On Sunday, the Montgomery County Office of Human Rights will induct three Bethesda/Chevy Chase residents into its Human Rights Hall of Fame.
Karen Britto, Susan Lee and Dr. Bernice Sandler will receive recognition for their work in promoting racial and gender equality.
The Office of Human Rights has inducted six classes of honorees into the Hall of Fame since it began in 2001. Residents can nominate candidates, to be reviewed and selected by a panel of community representatives.
Britto, a former District 16 Maryland State House Delegate, and Lee, a current District 16 Maryland State House Delegate, will both be recognized for the advances they made for minority women in politics. Sandler, “the Godmother of Title IX“, will be honored for her gender equality work in education.
The ceremony will take place at 3 p.m. on Sunday, Oct. 28 at the BlackRock Center for the Arts in Germantown.
Bios for Britto, Lee and Sandler, as presented by the Office of Human Rights, follow:
Karen Britto (Chevy Chase) – former and first African American Chair of the Montgomery County Democratic Central Committee and former District 16 Delegate. Britto was nominated for her dedication to promoting human rights and improving the quality of life for all Montgomery County residents, particularly women and minorities.
Susan C. Lee (Bethesda) – As a committed civil rights and women’s rights activist, Lee helped bring to the forefront important issues impacting minorities and women. She has played a critical role in bringing together diverse ethnic, faith and women’s organizations in Montgomery County to advance common civil rights efforts, eliminate discrimination and promote better understanding and cooperation between those communities. Lee was the first Asian American woman elected to the Maryland General Assembly in 2002 and has been a champion legislator of civil rights and women issues.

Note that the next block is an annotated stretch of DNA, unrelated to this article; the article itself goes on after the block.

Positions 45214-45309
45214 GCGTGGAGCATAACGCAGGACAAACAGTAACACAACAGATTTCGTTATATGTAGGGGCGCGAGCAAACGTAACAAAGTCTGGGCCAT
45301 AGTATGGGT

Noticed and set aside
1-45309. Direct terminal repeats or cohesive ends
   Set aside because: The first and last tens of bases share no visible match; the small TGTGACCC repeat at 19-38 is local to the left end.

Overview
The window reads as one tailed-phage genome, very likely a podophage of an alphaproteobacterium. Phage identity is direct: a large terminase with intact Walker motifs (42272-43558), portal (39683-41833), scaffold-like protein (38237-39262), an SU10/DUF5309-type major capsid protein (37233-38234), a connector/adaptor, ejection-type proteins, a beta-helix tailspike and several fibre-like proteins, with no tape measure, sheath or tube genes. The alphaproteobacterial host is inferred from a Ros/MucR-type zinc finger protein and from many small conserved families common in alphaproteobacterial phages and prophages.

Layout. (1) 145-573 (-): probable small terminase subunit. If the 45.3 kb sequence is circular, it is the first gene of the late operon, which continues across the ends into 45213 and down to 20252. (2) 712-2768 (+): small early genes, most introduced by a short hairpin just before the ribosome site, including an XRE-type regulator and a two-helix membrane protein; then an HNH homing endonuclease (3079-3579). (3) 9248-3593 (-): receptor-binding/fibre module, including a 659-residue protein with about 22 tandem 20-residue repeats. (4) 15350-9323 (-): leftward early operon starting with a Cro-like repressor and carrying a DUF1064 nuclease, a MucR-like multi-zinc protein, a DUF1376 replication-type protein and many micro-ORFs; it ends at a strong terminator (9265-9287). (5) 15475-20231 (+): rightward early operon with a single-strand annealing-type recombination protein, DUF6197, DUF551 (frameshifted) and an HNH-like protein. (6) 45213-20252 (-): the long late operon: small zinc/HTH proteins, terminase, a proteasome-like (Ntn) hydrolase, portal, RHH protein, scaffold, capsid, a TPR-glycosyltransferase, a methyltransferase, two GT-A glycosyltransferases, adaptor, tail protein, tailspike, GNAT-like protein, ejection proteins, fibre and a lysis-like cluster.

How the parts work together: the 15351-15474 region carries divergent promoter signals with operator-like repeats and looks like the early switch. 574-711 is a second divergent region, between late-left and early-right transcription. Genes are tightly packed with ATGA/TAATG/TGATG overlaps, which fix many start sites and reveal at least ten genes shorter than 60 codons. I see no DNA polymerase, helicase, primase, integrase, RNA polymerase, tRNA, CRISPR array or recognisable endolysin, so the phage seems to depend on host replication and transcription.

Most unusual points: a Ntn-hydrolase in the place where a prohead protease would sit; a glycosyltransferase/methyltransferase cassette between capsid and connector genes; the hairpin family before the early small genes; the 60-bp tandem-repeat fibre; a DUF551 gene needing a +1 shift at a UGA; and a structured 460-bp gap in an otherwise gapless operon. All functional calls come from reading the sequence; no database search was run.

Dr. Bernice R. Sandler (Chevy Chase) – a visionary and pioneer for gender equality in education, Dr. Sandler has spent more than 50 years advocating for women’s rights. She has been a part of many “firsts” in the fight for gender equality. In 1970, she was the first person to testify before Congress about gender discrimination in education. She then became the first person appointed to staff a Congressional committee specifically on issues concerning women’s rights. In 1971, she wrote the first federal policy report regarding sex discrimination in education. As a result of these efforts, she was appointed to chair the first federal advisory committee on Women’s Educational Equity.
Other inductees include Montgomery County Police Chief Thomas Manger and WUSA9 anchor JC Hayward.